Sandymount Strand

Coordinates: 53°19′25″N 6°12′21″W / 53.32361°N 6.20583°W / 53.32361; -6.20583
From Wikipedia, the free encyclopedia

Official nameSandymount Strand/Tolka Estuary
Designated7 June 1996
Reference no.832[1]
Sandymount Strand looking across Dublin Bay to Howth Head

Sandymount Strand (Irish: Dumhach Thrá) is a large strand on the east coast of Ireland, adjacent to the village and suburb of Sandymount in Dublin. It is part of South Bull - a major component of the south side of Dublin Bay, and part of the Dublin Bay Biosphere Reserve. South Bull is a mirror to the North Bull sandbank, which grew into North Bull Island.

Sandymount Strand is a popular place for locals to take a walk. People, and in the past - there is no longer public vehicular access - cars, have been occasionally trapped by the incoming tide. A large inlet of water that remains even at low tide is known locally as "Cockle Lake".


In the 1930s, the strand was included as a suggested location for the construction of a new Dublin airport.[2]

The baths[edit]

Sandymount swimming baths; in the background: the Poolbeg Generating Station

The Merrion Promenade Pier and Baths Co built Sandymount swimming baths in 1883. The baths measured approximately 40 by 40 metres, with a 75-metre pier added in 1884. The pier featured a bandstand halfway along it and summer concerts were regularly held there for many years. By 1920, the pier had deteriorated so much that it had to be demolished. The concrete baths section, which resembles a small harbour, remains.

Martello Tower[edit]

About halfway along the strand is a Martello tower. Built in 1804, it is one of many such circular defensive watchtowers along the coastlines of the British Isles, as part of a system of defences[3] to provide advance warning of a feared invasion by Napoleon. The Tower was used by the Dublin United Tramways Company as an office,[4] and was also a popular cafe back in the 1960s. An attempt to turn the tower into a restaurant led to the installation of a large window with roller blinds on the seaward side of the tower. The restaurant never opened, leaving the tower with the modified window.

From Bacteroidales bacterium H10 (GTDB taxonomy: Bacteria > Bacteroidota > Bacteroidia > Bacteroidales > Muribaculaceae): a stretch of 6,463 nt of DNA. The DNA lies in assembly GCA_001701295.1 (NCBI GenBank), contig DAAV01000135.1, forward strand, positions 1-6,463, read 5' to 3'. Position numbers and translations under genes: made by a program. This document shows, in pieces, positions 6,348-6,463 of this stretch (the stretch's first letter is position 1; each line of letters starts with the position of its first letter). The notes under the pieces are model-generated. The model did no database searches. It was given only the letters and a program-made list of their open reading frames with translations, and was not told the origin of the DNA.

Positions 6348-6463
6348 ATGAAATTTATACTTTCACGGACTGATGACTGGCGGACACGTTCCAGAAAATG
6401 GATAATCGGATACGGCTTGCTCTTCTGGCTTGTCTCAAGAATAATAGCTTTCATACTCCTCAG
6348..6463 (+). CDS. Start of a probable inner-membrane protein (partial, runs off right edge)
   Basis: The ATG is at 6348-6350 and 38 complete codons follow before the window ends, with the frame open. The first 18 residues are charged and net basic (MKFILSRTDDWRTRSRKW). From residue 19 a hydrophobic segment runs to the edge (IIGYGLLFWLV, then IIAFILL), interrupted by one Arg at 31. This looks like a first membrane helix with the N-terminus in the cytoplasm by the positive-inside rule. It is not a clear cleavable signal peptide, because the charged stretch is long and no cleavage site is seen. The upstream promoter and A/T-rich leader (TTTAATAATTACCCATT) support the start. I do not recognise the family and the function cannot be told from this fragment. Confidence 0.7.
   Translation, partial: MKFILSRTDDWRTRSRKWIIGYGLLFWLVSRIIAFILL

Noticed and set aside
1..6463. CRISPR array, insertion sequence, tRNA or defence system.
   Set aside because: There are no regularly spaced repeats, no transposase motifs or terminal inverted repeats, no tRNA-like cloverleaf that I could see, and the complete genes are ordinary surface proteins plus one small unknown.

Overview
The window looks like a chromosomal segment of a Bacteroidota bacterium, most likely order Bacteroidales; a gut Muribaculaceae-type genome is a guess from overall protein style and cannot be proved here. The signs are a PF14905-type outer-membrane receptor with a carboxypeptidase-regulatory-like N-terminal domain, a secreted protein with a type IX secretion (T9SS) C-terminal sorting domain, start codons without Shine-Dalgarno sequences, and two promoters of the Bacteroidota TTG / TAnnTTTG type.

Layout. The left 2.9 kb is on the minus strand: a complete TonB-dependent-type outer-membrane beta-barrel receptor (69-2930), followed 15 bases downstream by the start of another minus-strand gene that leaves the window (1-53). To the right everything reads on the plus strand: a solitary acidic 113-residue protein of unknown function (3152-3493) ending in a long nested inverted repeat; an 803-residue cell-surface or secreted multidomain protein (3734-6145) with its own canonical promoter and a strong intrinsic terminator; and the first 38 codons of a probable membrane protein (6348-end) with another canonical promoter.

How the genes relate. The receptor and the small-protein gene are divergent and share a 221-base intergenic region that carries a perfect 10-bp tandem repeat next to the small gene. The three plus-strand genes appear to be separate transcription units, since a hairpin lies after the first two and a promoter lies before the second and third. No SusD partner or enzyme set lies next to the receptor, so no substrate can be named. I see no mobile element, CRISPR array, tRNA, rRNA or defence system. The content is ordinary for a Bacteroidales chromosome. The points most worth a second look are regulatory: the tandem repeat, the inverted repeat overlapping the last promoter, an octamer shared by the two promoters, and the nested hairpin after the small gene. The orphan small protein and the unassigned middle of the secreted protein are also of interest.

An Cailín Bán / Awaiting the Mariner sculpture on Sandymount Strand.

Awaiting the Mariner (An Cailín Bán)[edit]

At the end of the strand walkway lies a 20-foot high metal sculpture donated by Mexican President Vicente Fox in November 2002, symbolizing the friendship between the Irish and Mexican people. This work, named Awaiting the Mariner, was created by Mexican sculptor Sebastián and was the first permanent work by a Mexican artist in Dublin. There was a mixed reaction from residents when the sculpture was originally placed.[5]

Gallan Gréine[edit]

The Gallan Gréine marker stone is located at the end of the strand beside the Irishtown playing fields. Carved by Cliodna Cussen and dedicated to James Joyce in 1983, a sighting stone stands 300 metres to the west and when aligned with the marker stone to the east, indicates the winter solstice with the sun rising over Killiney Hill around 21 December each year. The face of this stone is also a sundial.[6][7]

In fiction[edit]

"Am I walking into eternity along Sandymount strand?"

James Joyce, Episode 3 of Ulysses

James Joyce based two episodes of his 1922 novel Ulysses along Sandymount Strand. In the third episode, "Proteus", Stephen Dedalus wanders the strand, while later the same day, in the "Nausicaa" episode, Leopold Bloom sits on a rock and masturbates as he watches a young woman sunbathing.


  1. ^ "Sandymount Strand/Tolka Estuary". Ramsar Sites Information Service. Retrieved 25 April 2018.
  2. ^ McAteer, Desmond (1935). "Suggested Airport for Dublin". Studies: An Irish Quarterly Review. 24 93: 73–84 – via
  3. ^ Clements, Bill (2011). Martello Towers Worldwide. Pen and Sword. p. 214. ISBN 978-1-8488-4535-0.
  4. ^ "The Martello Tower in Sandymount". Dublin City Council. Retrieved 16 March 2017.
  5. ^ "Sculpture on Sandymount strand creates shock waves". 6 November 2002. Retrieved 15 March 2017.
  6. ^ "Sandymount Walking Trail Map & Guide", Dublin City Council, 2015, retrieved 17 March 2017, The Gallan Gréine marker stone was carved by Cliodna Cussen and dedicated to James Joyce in 1983 [..] The face of this stone is also a sundial
  7. ^ Leeza Kane (30 December 2013), "D4 Local Sculpture Explained", Four News, retrieved 17 March 2017

External links[edit]

53°19′25″N 6°12′21″W / 53.32361°N 6.20583°W / 53.32361; -6.20583